Clothing, Food and Household Goods

For Ukrainian refugees, here we give some tips on where you can source everyday items for a reasonable price or even for free. Our list is not extensive, and there will be many more options to choose from.

Shopping for essentials

Reasonably priced high street clothing and shoe stores include: Primark, Matalan, New Look, H&M, Marks and Spencer, Next, and TK Maxx. 

The larger supermarkets also offer reasonably priced clothing and shoes: Tesco, Asda, Sainsbury’s.

Aldi, Lidl, Coop, Sainsbury’s, Tesco’s, and Morrisons are reasonably priced supermarkets for groceries.

In many towns, you can also find discount shops where you can purchase household items, such as Poundland (where not everything is actually a pound!) and Wilko’s.

Charity shops such as Scope, British Heart Foundation, Cancer Research, Oxfam and British Red Cross offer second-hand items, often at good quality, at very reasonable prices. You can sometimes find new items as well, which are unwanted gifts or donated surplus stock from shops.

Car boot sales are a great option for picking up inexpensive second-hand items such as toys, books, clothes and household goods. They are normally held in big fields or car parks at the weekends, and you pay a small sum to attend. Sellers arrive with a ‘car boot’ of items to sell that they no longer need at home.

Apps such as Vinted allow people to sell items they no longer need, such as clothes, and you can probably find anything you need on eBay.

Gumtree and Facebook also have marketplaces where you can search for second-hand items being sold locally.

Free essentials

Please note that many local charities and community voluntary organisations may be collecting donations of clothing, food and toiletries to support refugees. Examples are the White Eagle Appeal in Balham, London, who have a Refugee Boutique; refugees may make an appointment and visit to select clothes and other items they need. They can be contacted on their Facebook page – White Eagle Appeal | Facebook. Another such group is Surrey Stands With Ukraine, who also have a donations hub based in Epsom.

If you are struggling to pay for food, you can search for your local foodbank via this link: Remember that foodbanks consist of donations from the public and there are already many people in the UK that need to use foodbanks, so only take what you need.

Olio is an app which allows people to advertise things they no longer need, and give them away for free, including foodstuffs and toiletries. It is a great way for people to pass on things they no longer have a need for, and is used by many British people.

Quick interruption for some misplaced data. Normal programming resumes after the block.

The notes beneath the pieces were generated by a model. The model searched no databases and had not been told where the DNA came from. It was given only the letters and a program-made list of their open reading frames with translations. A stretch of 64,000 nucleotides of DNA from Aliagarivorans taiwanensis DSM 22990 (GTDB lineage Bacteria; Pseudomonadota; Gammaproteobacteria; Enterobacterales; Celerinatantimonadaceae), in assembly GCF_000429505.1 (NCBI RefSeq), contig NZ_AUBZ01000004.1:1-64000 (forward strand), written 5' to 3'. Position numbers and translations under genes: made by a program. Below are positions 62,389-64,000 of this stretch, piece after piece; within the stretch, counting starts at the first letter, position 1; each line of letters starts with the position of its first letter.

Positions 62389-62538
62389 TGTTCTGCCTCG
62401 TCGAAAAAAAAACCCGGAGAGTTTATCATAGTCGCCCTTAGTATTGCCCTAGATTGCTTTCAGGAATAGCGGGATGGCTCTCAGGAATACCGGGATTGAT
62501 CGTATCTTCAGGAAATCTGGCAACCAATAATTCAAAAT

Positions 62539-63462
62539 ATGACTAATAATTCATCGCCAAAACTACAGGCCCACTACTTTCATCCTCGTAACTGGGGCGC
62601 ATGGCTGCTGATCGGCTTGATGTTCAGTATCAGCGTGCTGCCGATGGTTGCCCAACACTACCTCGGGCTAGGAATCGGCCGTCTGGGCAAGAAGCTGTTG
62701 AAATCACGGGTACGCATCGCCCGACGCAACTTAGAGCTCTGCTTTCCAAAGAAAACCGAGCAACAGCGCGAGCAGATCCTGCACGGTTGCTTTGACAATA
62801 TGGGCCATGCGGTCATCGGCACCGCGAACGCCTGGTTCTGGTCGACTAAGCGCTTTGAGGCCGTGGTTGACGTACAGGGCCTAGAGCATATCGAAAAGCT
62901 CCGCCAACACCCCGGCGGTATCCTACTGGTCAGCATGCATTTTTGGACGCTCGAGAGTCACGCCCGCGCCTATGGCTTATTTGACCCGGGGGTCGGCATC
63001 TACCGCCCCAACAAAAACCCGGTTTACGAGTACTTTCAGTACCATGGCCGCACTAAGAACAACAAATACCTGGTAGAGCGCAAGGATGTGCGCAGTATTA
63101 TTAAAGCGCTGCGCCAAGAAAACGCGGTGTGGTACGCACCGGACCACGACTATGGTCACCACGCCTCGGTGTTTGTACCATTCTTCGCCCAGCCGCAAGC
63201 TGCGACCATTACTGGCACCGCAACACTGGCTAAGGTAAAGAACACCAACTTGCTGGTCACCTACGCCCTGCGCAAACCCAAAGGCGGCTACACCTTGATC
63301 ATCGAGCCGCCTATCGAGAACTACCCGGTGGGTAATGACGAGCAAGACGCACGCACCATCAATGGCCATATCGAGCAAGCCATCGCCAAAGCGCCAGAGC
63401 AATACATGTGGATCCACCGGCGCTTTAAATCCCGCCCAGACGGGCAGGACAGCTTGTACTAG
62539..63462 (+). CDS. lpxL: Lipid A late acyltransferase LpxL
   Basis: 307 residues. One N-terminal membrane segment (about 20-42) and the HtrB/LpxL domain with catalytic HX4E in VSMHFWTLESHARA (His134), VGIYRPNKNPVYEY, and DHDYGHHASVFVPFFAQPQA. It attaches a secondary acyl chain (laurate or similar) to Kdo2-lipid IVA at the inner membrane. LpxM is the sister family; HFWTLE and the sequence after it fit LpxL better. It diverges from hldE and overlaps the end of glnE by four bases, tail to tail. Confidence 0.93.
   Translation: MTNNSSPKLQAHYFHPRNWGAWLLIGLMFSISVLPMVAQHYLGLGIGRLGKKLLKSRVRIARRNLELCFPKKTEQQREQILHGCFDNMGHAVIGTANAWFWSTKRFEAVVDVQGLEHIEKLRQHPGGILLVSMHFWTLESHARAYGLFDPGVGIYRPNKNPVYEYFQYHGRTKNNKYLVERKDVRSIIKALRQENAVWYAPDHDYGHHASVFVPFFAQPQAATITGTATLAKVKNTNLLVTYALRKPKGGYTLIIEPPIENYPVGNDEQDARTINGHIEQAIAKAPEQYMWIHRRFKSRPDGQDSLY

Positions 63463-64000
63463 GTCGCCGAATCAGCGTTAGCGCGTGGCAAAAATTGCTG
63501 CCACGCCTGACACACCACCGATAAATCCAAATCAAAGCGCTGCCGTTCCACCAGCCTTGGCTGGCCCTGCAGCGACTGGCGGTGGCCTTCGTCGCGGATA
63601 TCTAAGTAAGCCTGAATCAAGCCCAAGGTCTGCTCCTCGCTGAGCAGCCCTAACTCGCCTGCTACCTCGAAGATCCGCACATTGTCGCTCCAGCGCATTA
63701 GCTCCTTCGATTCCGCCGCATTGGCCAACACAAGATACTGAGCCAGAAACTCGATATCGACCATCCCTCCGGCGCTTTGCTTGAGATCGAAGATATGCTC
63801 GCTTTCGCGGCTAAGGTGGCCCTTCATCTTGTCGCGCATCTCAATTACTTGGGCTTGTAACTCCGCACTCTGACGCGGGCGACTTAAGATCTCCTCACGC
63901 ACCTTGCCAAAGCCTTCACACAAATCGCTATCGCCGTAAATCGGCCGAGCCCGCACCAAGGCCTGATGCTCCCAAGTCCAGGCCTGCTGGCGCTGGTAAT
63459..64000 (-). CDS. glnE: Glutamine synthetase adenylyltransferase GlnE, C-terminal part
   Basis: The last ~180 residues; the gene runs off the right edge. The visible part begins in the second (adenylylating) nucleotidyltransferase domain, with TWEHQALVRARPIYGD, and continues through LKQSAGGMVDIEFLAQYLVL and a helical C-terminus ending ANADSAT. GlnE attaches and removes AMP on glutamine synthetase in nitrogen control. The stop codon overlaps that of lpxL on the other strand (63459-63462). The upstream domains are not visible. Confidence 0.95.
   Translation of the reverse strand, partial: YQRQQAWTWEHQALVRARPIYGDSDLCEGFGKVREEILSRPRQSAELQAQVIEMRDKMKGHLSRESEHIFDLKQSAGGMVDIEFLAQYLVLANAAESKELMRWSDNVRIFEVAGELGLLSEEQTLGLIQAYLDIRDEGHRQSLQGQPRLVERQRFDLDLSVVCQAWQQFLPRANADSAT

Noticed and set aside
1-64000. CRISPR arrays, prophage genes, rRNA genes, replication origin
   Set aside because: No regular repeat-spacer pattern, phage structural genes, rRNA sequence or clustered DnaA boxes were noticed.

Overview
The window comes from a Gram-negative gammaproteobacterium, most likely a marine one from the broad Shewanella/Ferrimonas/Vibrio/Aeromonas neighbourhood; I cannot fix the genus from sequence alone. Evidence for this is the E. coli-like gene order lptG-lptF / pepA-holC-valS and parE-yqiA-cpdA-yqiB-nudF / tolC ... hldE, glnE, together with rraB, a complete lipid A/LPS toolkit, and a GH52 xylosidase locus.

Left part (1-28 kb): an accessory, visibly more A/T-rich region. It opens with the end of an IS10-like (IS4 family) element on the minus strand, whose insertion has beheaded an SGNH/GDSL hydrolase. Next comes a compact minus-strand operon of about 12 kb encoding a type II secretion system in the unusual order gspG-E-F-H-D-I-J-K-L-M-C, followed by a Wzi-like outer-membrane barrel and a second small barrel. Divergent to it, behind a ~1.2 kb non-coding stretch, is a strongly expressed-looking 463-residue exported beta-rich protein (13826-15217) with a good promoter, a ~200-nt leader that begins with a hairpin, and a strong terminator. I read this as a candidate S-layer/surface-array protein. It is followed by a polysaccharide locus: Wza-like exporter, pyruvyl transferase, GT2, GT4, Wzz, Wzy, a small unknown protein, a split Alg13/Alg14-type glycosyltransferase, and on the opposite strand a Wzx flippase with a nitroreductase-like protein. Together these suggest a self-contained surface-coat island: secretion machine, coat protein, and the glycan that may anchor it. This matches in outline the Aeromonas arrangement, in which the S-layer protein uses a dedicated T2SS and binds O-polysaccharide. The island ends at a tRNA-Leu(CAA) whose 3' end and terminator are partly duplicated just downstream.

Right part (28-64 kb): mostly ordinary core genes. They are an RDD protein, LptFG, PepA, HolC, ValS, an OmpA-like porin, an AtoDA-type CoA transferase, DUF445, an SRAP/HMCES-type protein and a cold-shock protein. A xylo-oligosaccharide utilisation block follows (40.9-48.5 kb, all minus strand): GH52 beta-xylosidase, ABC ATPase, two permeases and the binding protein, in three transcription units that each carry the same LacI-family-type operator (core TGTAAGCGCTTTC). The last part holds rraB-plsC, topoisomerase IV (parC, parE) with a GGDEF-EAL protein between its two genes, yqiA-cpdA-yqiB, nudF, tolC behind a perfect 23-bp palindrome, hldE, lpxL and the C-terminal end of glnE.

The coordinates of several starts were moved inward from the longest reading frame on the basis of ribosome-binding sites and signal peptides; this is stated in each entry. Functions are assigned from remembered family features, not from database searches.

Freecycle and Freegle are platforms which allows you to ask for particular items that you need, and also see items that are being offered for free in your local neighbourhood. See and

Facebook groups such as The Golden Hearted ( allow those in real need to post requests for specific items. Here, you can find quite a few items for babies and children. Little Village also has local branches on Facebook where you can ask for items for children up to 5 years (

You can search for other charities offering financial support via this link: and also search online for Ukrainian charities in the UK such as the Association of Ukrainians in Great Britain  

You can also contact local church groups or refugee support groups to see if they can source donated items for you that you are struggling to find or afford. People are always looking to make space in their homes by clearing out things they no longer need. Your local council may know of organisations that can provide grants towards buying essential items.

Borrowing things

Occasionally, you may need something that you need to use once and there’s no point buying such a thing. In this case, we suggest looking for a ‘Library of Things’ where you can borrow such items. See, where you can also find some locations of such libraries.

Furnishing a flat or house

When you are ready to move on from your host into rented accommodation, there are several places where you can source the bulky items you will need for free or a low cost. Here are some suggestions:

In particular, many charity shops have larger branches that sell secondhand furniture and electrical goods, which they may offer to deliver for a reasonable fee. Some examples: